Business: Why the Amazon Bookstore Helps Legitimize their Imprints

Amazon currently operates 14 different imprints and they focus on everything from translated works to mysteries. Thousands of these titles are normally only

Source: Why the Amazon Bookstore Helps Legitimize their Imprints by Michael Kozlowski on GoodEReader CLICK Through and read this before continuing!

I wrote an article when I heard about the KENP service through Amazon and some really interesting discussions began in the comment section. Here is a link to that post:

Now that you’ve looked at that and are thoroughly confused, this article was posted and shared by Joey Pinkney on Facebook. Since I refrain from giving Facebook such a wealth of my thoughts on business and more serious issues, since I can’t monetize the platform, I saw this post on the recent Amazon Bookstore opening in Seattle and began writing this post immediately. Once you read the link above and realize that a lot of indie bookstores have been damaged by Amazon’s mafia styled book tactics, you understand why Amazon opening a bookstore for books published through it’s services like Createspace and Kindle is a slap in the face to B&N and indie bookstores. Amazon maintains exclusivity over books enrolled in the KENP ebook platform. I know this, but I still signed up for it, because I don’t have an advertising platform for my work and the honest fact is there are more readers on Amazon than there are anywhere else.

My default response for pulling my books from Lightning Source (which would have allowed my books to stay available everywhere) and moving them all to Kindle and Createspace is that I didn’t want to incur the annual fees for books that aren’t selling very fast. This isn’t about whether my books are good or bad, they are very good, but I simply don’t have the time to promote them in an effective enough way to reach the market. That’s my fault, but Amazon allows me an easy path to potential buyers and it gives me the ability to be ready if the books grow for some reason.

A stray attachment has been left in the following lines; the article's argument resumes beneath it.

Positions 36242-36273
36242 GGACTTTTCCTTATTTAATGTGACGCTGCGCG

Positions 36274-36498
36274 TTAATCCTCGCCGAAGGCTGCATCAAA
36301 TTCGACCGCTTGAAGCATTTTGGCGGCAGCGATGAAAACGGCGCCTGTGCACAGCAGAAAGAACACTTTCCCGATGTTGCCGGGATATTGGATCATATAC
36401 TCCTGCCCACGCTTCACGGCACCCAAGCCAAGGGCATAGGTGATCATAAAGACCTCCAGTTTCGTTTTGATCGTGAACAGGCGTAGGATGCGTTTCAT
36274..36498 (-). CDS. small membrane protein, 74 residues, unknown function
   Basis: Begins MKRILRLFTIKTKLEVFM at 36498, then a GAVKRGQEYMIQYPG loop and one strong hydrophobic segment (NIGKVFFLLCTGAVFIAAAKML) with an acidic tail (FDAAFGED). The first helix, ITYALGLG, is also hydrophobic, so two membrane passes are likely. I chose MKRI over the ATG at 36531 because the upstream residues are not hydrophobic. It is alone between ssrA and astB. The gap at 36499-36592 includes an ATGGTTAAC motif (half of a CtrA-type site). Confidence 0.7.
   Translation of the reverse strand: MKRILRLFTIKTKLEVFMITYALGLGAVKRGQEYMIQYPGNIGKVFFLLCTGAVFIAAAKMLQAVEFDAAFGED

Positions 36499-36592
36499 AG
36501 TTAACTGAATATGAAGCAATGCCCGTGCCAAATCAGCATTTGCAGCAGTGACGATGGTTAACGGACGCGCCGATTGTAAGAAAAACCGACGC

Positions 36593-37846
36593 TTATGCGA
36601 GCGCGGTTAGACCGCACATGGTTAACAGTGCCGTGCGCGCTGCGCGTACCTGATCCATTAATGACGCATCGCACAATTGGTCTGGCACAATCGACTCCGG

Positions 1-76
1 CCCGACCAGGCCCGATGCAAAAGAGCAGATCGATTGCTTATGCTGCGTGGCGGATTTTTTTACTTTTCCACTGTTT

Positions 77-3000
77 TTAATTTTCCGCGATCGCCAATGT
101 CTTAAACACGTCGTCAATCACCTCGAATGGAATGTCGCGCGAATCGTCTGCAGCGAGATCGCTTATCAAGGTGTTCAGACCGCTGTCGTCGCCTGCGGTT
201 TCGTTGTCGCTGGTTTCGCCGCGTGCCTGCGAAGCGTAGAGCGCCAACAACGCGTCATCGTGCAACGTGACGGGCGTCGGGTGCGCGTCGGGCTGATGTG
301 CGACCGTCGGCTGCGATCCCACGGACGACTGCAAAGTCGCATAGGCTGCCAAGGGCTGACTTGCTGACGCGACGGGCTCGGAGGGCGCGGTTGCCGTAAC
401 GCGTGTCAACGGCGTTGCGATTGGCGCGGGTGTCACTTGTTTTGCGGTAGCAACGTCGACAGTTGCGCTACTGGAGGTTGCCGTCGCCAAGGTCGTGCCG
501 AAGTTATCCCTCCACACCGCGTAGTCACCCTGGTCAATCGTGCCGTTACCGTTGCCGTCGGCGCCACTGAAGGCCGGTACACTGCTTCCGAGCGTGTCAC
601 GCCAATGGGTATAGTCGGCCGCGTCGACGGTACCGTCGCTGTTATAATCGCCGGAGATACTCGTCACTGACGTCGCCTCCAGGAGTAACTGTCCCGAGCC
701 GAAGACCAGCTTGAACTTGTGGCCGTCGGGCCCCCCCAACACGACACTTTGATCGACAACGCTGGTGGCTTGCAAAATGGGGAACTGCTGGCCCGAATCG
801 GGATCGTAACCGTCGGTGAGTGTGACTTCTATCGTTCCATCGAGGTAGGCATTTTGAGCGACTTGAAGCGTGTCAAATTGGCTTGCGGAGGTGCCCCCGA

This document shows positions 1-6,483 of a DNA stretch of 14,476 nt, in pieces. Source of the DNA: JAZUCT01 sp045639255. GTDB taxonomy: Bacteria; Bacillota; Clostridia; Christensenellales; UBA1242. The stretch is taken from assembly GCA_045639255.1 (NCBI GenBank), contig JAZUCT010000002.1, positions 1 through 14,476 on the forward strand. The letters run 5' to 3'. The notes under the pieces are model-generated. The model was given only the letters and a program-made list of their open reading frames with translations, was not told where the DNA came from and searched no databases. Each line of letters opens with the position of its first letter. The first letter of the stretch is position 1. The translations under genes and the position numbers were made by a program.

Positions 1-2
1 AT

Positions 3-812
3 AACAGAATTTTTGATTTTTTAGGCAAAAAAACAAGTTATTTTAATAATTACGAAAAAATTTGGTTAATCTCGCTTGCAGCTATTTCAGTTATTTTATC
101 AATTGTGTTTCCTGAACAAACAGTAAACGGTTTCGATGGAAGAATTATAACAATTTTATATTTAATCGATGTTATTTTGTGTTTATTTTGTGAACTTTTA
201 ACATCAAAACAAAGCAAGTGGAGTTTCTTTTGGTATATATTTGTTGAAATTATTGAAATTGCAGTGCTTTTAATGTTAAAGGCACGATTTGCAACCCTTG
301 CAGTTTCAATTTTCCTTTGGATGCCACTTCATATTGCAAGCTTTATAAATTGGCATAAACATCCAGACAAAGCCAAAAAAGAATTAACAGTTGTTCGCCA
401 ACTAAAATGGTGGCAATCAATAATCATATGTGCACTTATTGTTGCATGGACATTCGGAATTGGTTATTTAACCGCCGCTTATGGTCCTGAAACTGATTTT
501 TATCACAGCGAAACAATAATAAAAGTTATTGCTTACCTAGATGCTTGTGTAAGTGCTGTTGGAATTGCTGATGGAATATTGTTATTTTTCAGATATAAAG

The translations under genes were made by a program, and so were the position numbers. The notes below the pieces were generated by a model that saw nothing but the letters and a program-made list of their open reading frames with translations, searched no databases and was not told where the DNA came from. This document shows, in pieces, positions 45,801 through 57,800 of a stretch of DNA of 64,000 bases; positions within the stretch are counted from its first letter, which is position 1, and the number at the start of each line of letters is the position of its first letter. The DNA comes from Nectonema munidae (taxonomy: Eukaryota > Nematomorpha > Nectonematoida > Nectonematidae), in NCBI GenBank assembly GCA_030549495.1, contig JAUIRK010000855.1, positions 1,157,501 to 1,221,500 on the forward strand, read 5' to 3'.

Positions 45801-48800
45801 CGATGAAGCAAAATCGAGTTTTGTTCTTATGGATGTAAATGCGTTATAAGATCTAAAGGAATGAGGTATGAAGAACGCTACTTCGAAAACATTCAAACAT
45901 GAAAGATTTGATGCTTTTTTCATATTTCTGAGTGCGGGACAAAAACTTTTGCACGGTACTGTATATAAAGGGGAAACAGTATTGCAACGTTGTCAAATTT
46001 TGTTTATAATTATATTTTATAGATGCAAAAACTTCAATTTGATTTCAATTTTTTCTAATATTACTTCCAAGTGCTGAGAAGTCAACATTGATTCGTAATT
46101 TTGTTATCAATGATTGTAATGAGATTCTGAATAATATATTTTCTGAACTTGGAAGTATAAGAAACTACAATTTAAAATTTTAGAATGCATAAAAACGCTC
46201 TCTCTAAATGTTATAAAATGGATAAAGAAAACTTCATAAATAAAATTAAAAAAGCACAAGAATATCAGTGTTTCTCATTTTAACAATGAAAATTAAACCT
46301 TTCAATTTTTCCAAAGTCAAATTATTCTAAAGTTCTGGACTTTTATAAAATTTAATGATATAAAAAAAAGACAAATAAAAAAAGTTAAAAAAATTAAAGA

The bad thing about this is that the exclusivity definitely limits my reach and Barnes &Noble and other indie bookstores are not willing to purchase books that are or were exclusive to Amazon. Amazon has created a “damned if you do, damned if you don’t” situation that has certainly hurt the book world… BUUUUTTTTTTTT this opening of a bookstore for it’s 4 star and above ebooks is both revolutionary and disturbing.

Amazon has the marketing prowess and branding to successfully launch a competitor to the last remaining big box retailer of books in B&N. They are also a serious threat to indie bookstores, which in the Black book world are dying off like it’s the Ice Age. Everything in me wants to say, “NOOOOOO Amazon don’t corner the market like this! Don’t extend your monopoly!” The other part of me wants to say, “Hell YEAAAHHHH Booooeeyyyyyyyeeeeee!” In my Flavor Flav voice because now my Kindle books that have 4 stars could potentially end up in a book store that will be visited simply because it’s a novelty and it’s Amazon.

It’s a paradox to be happy, but I guess I chose my path and right now I’m not backing down. In my heart I know I’m wrong, but in my head I’m saying, “If people changed their browsing habits and actually discovered books without being told to do so by stars, maybe things would be different.”

What do you think?